July 10, 2012
Hard Times in High Country
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“Mom, can ‘Joe’ come and live with us?” asked Karen Carlen’s foster son one night as he ate his before-bed snack. Carlen and her husband already had a full house after adopting her three nephews and nieces. But after hearing about Joe from her foster son, she could not turn him away. “That’s how it all started,” said Carlen.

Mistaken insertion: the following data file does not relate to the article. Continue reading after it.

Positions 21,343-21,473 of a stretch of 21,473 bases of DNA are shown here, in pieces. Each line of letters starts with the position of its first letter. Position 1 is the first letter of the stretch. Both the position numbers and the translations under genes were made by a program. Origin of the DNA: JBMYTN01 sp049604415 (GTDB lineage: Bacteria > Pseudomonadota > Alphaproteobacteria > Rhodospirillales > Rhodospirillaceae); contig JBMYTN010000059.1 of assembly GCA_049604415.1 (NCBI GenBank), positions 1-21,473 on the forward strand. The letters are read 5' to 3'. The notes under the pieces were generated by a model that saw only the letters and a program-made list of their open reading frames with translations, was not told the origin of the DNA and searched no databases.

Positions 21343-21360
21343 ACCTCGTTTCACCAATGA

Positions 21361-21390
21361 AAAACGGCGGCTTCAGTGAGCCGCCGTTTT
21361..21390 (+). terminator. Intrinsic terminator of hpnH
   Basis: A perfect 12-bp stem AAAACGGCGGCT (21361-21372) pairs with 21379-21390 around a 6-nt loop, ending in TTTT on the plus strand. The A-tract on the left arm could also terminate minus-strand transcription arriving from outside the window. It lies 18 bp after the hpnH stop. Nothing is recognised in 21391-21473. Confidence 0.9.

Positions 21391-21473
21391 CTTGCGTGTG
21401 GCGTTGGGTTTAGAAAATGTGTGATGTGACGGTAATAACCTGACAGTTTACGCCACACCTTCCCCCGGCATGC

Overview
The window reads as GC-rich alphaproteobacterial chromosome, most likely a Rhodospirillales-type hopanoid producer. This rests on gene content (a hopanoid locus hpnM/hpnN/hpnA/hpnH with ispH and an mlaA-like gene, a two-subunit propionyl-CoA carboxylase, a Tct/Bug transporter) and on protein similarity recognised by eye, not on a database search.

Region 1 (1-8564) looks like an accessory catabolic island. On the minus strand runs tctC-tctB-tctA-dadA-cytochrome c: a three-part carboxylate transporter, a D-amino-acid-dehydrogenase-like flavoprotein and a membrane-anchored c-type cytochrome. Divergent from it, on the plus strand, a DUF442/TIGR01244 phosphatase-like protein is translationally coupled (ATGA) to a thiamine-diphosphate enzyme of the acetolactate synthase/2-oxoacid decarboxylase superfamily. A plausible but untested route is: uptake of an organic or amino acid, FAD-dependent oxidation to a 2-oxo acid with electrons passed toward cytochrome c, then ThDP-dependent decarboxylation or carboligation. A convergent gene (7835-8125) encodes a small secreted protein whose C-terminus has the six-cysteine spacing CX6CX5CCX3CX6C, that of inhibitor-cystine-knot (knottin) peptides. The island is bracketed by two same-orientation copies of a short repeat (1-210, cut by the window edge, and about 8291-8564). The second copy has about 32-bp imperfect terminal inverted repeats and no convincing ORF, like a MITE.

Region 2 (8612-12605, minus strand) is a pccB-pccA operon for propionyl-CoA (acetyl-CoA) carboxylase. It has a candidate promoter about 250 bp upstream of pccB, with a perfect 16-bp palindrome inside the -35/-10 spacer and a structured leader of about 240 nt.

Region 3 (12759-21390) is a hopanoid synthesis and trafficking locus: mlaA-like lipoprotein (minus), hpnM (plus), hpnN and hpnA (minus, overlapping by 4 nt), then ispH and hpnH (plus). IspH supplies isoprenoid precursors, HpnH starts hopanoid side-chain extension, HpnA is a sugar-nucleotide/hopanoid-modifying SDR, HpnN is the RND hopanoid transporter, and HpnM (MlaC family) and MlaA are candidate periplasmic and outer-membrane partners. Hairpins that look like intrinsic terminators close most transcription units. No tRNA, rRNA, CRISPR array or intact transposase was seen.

A stunning 25 percent of Payson students are considered “homeless” by the school district, one of the highest rates in the state. The share of students living in unstable households, with relatives or in campgrounds and cars has jumped 10 percent in the past two years. “What’s particularly sobering is the comparison of our homeless numbers with districts many times our overall population — and not just affluent districts, but poor urban ones,” said Superintendent Casey O’Brien.